Haim Steinbach: once again the world is flat

Art, Sculpture Free
2 out of 5 stars
(1user review)
Haim Steinbach (Untitled (gate, Bento boxes, dish, wrappers, dragon container, toys, figurine, owl, Daluma, trunk, dumplings, bells), 2006)
1/8
Untitled (gate, Bento boxes, dish, wrappers, dragon container, toys, figurine, owl, Daluma, trunk, dumplings, bells), 2006Courtesy of the artist
Haim Steinbach ('basics' 1986)
2/8
'basics' 1986Courtesy of the artist
Haim Steinbach (Salt and pepper collection, 2013)
3/8
Salt and pepper collection, 2013Courtesy of the artist. Photo: Anders Sune Berg
Haim Steinbach ('Untitled (insoles, corks)' 1997)
4/8
'Untitled (insoles, corks)' 1997Courtesy of the artist
Haim Steinbach ('Shelf with Ajax' 1981)
5/8
'Shelf with Ajax' 1981Courtesy of the artist
Haim Steinbach (Adirondack tableau (Display #23) 1988)
6/8
Adirondack tableau (Display #23) 1988© Haim Steinbach. Collection Rose Art Museum, Brandeis University, Gift of Sandra and Gerald Fineberg, Boston
Haim Steinbach ('Shelf with Annie', 1981)
7/8
'Shelf with Annie', 1981Courtesy of the artist
Haim Steinbach ('Shelf with Cookie Jar', 1982)
8/8
'Shelf with Cookie Jar', 1982Courtesy of the artist

New Yorker Haim Steinbach is an art-world heavyweight. Best-known as purveyor (along with Jeff Koons) of what for a short time in the 1980s was dubbed ‘Commodity Art’ – a flashy kind of art which held a mirror up to that consumerist decade –Steinbach in fact has been lining up shop-bought and second-hand items (examples: Nike trainers, dog chews and boxes of soap powder) on shelves since the 1970s. He makes a terse kind of post-pop Proustian poetry that taps into the way objects stimulate memory and desire.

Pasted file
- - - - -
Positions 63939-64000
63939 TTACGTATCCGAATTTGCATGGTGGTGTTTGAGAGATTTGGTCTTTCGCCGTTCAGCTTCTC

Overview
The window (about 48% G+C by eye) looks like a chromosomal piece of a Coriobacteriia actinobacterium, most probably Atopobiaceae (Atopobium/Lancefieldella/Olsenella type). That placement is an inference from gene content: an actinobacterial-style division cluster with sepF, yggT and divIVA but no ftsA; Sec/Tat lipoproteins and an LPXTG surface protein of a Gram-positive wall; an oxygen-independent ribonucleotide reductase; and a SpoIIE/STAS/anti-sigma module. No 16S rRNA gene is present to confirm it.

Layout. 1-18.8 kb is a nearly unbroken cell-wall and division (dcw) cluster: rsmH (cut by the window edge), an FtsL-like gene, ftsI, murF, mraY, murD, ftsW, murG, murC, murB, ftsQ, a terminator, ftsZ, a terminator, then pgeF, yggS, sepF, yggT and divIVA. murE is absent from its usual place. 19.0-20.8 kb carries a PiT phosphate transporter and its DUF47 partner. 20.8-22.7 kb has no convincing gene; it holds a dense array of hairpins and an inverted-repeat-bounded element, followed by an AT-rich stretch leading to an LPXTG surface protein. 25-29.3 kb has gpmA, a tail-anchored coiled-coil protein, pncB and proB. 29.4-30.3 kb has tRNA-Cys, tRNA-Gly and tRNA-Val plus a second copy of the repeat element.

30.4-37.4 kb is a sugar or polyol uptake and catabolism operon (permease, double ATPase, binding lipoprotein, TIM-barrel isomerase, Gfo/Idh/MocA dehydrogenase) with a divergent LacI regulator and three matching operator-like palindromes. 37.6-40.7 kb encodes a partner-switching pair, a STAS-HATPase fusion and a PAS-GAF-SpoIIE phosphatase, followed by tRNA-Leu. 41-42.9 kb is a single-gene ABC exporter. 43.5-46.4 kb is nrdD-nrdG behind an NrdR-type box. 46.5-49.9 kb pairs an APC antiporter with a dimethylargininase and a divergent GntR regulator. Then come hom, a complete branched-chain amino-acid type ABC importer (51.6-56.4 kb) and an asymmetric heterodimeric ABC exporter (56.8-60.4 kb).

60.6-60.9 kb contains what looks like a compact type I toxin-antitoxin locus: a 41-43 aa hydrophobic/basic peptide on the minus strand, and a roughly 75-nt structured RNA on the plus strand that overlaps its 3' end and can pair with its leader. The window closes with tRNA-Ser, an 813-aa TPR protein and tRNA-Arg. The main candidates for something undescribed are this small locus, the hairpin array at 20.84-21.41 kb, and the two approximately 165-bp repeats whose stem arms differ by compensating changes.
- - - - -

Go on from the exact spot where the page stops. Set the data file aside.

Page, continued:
READ OUR INTERVIEW WITH HAIM STEINBACH HERE.

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How much do you like shelves? The Serpentine Gallery does. They’ve staged not one but two exhibitions largely concerned with shelves and the things we put on them. At the original Serpentine Gallery, Israeli-American artist Haim Steinbach has filled the space with found objects, elegantly displayed on a range of shelving units.


Alongside his minimalist square paintings from the 1970s, Once Again The World Is Flat explores our fascination with collecting and displaying objects. As well as inviting other institutions to submit items from their collections, visitors to the gallery are invited to bring their salt-and-pepper shakers to join the display. So you could recreate the experience by rooting through the kitchenware department at John Lewis.


For more art in plain English, check out http://www.curatedlondon.co.uk